• Lori Cochrane, Principal Fiduciary

Let's go back to the 90's in Florida... Terri Shiavo's wishes were so unclear, a fight ensued between her husband and parents lasting 15 years. Permanent loss of consciousness, and no meaningful existence. A persistent vegetative state.

So, tell me now, how can we prevent this mess?

ADVANCE DIRECTIVE! Date. Sign. Notarize.

There is also the case of the little old lady who lived in a shoe, had so many children she didn't know what to do! She couldn't pick just one to reflect her voice, as her Health Care Agent. One day she became greatly confused (oddly enough, a simple urinary tract infection was to blame). The little old lady lived for five years as a ward of the court with a conservator, a complete stranger, making her decisions for her.

So, tell me now, how can we prevent this mess? ADVANCE DIRECTIVE! Date. Sign. Notarize. Sign a DNR, a POLST, to avoid CPR, and your doctor should tell you what your choices are. Designate a Surrogate, or an Agent, as your Power of Attorney for Health Care, on an Advance Directive. For more information, please see an attorney! This is intended as information only, and not legal advice, I am not an attorney. Click the link below for a pdf Advance Directive Form from the California Office of the Attorney General. Date. Sign. Notarize. Please enjoy the video which was Written by Nicole D'Arcy and Anna Krawisz as part of a Stanford Medical School project.

  • Lori Cochrane, Principal Fiduciary

Prepare to be amazed.

Meet Henry, who suffered from dementia for a decade and barely said a word to anyone—until Music & Memory set up an iPod program at his nursing home. After meeting Henry, go to to learn how "Beloved Music Can Renew Lives Lost to Dementia."

  • Lori Cochrane, Principal Fiduciary

Being Mortal: Medicine and What Matters in the End

By Atul Gawande, MPH, MD, Surgeon, Author, and I will add, Renegade

A non-fiction book written for the layperson by an American Surgeon who has acquired an array of skills, knowledge and experience, which enables him to write about what is real regarding how we as a society treat our infirmed. This, Dr. Gawande’s fourth published book, is a continuation of his ongoing quest to find answers to problems he’s confused about. This time the problems are personal.

In the most genuine fashion he asks the hardest questions of our healthcare culture. How do we treat something you can’t fix without inflicting therapies that may shorten life and increase suffering? After his father’s illness and death he found the two big “unfixables”: Aging and death. So, he pondered the history of how our society and the medical industry copes with the inability to come to good decisions about how we treat, and care for, what we cannot fix. He found that what really helps the most is simply to care for and honor people and their wishes.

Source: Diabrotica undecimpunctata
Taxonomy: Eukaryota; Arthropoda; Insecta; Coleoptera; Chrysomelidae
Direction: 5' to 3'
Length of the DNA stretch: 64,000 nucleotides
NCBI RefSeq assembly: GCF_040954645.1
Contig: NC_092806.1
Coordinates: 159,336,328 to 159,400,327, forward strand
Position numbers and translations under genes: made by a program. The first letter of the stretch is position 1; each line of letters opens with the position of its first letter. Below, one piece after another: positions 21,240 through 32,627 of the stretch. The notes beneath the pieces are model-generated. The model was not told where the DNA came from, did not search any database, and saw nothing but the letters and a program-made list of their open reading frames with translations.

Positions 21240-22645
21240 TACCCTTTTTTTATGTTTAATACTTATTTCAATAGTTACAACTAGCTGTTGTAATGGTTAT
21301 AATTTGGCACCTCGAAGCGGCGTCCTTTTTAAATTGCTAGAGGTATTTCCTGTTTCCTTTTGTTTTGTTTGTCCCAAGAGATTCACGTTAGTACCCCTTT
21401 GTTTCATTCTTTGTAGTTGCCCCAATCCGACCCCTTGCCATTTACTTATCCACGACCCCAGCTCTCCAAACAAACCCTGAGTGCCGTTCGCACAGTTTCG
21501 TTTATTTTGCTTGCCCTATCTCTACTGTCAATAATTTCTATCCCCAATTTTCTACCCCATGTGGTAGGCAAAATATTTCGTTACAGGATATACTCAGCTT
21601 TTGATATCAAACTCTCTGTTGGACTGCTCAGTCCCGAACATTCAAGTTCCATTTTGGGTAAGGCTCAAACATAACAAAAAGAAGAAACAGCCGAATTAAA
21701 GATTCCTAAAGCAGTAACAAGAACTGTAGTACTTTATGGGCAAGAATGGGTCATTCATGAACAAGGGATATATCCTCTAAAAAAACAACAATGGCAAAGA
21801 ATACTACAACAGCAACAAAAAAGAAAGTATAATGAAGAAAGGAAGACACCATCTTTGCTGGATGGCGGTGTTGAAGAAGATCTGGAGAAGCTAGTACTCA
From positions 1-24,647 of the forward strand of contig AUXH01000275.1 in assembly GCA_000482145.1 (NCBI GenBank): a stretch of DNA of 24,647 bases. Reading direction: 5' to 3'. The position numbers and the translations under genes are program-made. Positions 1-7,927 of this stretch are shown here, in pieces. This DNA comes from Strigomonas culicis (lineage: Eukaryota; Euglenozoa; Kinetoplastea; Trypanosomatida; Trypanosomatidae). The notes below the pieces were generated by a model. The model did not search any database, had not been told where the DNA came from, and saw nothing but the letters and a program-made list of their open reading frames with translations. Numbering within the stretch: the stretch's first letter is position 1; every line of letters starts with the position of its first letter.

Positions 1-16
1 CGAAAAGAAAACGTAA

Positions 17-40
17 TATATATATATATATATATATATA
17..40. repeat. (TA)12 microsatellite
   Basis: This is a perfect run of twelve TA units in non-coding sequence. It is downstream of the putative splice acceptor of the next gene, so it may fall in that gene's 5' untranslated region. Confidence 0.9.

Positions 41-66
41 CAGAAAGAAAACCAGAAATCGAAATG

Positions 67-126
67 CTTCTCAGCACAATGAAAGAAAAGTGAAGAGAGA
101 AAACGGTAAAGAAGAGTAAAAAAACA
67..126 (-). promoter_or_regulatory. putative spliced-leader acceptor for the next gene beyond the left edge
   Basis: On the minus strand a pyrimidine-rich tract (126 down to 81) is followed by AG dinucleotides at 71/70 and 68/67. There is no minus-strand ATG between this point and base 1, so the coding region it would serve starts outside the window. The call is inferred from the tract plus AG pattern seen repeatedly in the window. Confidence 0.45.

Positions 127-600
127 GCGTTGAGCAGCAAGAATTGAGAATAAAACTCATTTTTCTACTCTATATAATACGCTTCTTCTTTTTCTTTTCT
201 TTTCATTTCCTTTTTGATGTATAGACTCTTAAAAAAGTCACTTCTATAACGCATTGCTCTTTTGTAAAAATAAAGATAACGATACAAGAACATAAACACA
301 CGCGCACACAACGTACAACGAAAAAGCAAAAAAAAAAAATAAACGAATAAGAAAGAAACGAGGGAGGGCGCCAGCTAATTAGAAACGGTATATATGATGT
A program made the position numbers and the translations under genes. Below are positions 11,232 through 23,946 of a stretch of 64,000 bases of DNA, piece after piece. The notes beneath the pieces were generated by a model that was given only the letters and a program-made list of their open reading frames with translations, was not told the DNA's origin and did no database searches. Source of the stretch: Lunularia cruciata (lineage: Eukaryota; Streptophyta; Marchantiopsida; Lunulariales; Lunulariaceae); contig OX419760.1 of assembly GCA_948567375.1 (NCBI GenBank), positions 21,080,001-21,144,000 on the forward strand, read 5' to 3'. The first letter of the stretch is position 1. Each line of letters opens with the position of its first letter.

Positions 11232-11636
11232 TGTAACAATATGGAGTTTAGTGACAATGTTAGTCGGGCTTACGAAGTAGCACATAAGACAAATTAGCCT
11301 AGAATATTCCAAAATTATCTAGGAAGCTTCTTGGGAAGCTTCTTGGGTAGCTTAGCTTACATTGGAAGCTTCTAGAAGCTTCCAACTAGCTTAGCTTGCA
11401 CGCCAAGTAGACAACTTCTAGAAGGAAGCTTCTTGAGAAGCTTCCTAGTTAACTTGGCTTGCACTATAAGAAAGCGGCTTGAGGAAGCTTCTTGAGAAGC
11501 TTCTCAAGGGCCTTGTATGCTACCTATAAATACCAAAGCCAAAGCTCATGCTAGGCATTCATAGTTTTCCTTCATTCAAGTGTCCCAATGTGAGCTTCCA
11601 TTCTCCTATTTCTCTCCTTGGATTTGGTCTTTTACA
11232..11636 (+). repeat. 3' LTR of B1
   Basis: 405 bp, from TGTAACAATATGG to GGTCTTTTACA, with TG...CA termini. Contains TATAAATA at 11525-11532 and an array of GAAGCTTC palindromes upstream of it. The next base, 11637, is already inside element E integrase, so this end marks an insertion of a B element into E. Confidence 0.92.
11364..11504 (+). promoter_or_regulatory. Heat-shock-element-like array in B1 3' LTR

In terms of unrealistic hope, Dr. Gawande explains that doctors are taught only to treat. “The only mistake clinicians seem to fear is doing too little.” The problem speaks to “the momentum of medicine.” To treat something is to imply it is fixable. But, what if the ailment is not fixable? Just because we can treat an ailment, should we? Just because a person’s medical condition may be unfixable does not mean it is unmanageable.

With his father's drawn-out illness Dr. Gawande and his family witnessed “the consequences of living for the best possible day today instead of sacrificing time now for time later.” For “the chance to shape one’s story is essential to sustaining meaning in life.” The book ends with a profound description of what Dr. Gawande came to learn. He learned how to be his father’s true surrogate decision maker just in time, rather than responding with treatment as a medical professional would. He found out that just as in stories, endings matter.

This is a book which took me from one extreme of emotion to another. I think it taps into what each one of us should ultimately be concerned with. You will ask yourself where you will live when you can no longer manage complete independence, and you will ask whether your loved ones, or yourself, will have to endure pain and suffering while passing away. Dr. Gawande brilliantly takes the reader back and forth between first-hand experiences and supportive scientific research, but all the while keeping focus on the crux of the story: People. This book is a must read for all people! ~ Lori Cochrane

“Courage is strength in the face of knowledge of what is to be feared or hoped.” ~ Atul Gawande

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